frAKKINPannikin Wed 10-Jun-09 17:30:51

My 7 year old takes the slighest contact with his person as some form of aggression. If you believe him then his friends, teacher, parents and I are all regularly beating him up. He also tells us we're lying if we say we said something he ignored or didn't hear earlier and then carry it through, and he has a sorry entitlement even when nothing has happened.

I'm not saying your CM is in the right/your DC is wrong but it definitely needs talking through and dealing with or it might snowball to what I and everyone else involved with my charge are dealing with now. Children need to learn appropriate ways of interpreting events and discussing things they misinterpret is one way this happens.

Equally if your CM has smacked then it's horrifying and you need to deal with that. Also she may have lied to you about what happened and the way she dealt with it.

Hope you get this sorted.

JenniPenni Wed 10-Jun-09 18:35:41

A mum asked me this the other day - she said ''X said that when Y made a wee in their pants I got very cross with him''.

Absolute nonsense of course, and thankfully mum knows me well (have been looking after her kids for 2 years) and we both looked at X and I said 'X when did I get cross with you?' He got this playful look in his eyes, and looked embarrassed and said 'I was only pretending'. Everything is 'pretending' lately. It's their age. They don't realise the ramifications of these stories though unfortunatly.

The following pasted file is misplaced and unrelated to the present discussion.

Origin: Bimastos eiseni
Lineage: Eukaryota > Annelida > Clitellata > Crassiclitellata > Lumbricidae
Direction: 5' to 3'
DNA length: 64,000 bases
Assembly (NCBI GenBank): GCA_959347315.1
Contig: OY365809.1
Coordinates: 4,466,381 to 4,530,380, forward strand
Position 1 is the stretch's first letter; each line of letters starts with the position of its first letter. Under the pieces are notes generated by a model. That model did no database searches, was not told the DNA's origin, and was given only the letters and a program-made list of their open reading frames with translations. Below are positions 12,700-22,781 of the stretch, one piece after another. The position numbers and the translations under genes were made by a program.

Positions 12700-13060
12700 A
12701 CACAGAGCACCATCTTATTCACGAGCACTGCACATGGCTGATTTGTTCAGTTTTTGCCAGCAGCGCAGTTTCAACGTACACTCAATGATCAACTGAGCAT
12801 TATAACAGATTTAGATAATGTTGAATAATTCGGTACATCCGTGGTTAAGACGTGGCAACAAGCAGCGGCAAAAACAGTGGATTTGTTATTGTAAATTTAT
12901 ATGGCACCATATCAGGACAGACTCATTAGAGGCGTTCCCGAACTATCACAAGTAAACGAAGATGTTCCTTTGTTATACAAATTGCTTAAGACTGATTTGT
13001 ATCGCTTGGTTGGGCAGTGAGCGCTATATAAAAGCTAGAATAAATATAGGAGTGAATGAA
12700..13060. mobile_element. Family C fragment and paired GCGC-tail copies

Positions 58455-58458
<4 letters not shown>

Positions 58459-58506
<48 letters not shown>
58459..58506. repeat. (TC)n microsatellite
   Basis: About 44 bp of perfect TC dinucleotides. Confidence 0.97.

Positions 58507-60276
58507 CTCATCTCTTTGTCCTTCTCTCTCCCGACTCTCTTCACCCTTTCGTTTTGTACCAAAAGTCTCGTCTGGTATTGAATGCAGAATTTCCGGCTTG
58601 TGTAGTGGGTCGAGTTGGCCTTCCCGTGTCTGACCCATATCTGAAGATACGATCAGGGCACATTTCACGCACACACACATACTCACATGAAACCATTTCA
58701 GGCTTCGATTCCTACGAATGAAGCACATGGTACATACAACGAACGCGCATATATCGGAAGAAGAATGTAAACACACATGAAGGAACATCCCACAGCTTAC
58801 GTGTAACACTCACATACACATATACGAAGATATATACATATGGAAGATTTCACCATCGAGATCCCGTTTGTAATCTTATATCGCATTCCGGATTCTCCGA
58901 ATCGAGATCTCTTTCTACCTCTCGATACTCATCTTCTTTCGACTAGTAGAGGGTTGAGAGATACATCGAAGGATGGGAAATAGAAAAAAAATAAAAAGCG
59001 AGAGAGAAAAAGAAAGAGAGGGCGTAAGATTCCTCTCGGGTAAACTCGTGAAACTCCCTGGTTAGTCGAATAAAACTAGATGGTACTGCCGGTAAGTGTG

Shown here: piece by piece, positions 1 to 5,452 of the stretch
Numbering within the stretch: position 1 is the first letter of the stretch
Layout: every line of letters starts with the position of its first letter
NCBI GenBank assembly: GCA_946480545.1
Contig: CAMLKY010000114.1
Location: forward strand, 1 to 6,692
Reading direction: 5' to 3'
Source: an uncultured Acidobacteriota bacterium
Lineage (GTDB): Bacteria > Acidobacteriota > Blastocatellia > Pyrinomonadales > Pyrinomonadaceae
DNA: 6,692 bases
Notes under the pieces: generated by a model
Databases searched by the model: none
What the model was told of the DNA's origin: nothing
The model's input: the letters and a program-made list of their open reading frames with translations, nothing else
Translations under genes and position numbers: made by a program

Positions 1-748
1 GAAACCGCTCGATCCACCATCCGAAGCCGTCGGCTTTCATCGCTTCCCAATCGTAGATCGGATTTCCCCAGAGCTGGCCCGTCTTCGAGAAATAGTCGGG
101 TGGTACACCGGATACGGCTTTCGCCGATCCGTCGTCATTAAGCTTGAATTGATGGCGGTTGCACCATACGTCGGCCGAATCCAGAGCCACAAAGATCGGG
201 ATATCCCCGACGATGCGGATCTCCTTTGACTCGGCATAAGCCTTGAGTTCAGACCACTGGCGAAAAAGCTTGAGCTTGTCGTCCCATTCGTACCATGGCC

I would mention it to your CM, yes. Guage her reaction. It is most likely a little story/misinterpretaion of what happened.

Oligo Wed 10-Jun-09 19:19:54

Do talk to her. It's not as if you have led him to say this about her. It's not an accusation but just telling her what he said.

Perhaps he's totally forgotten it now and this isn't fail safe anyway but you could get puppets/teddies/dolls/cut out characters and get him to recreate incident i.e. show DC pushing girl and say 'then/now what? show me' to help see if he was just saying words, or if he muddled the peoples names e.g. who did what to whom etc.

I know he's young but tell him if someone smacks him (or anyone else) 'like that' (show on puppet) he should tell you.

Possible it could have felt like a 'smack' when she removed him and sat him down at side of room. Especially if cm changed to a stern attitude.

Missuseff Wed 10-Jun-09 21:58:57

Thanks, all. I think I will take the approach you suggest, JenniPenni. I also like your modelling idea, Oligo - will try that, too.

Gawd these boards are such a help!!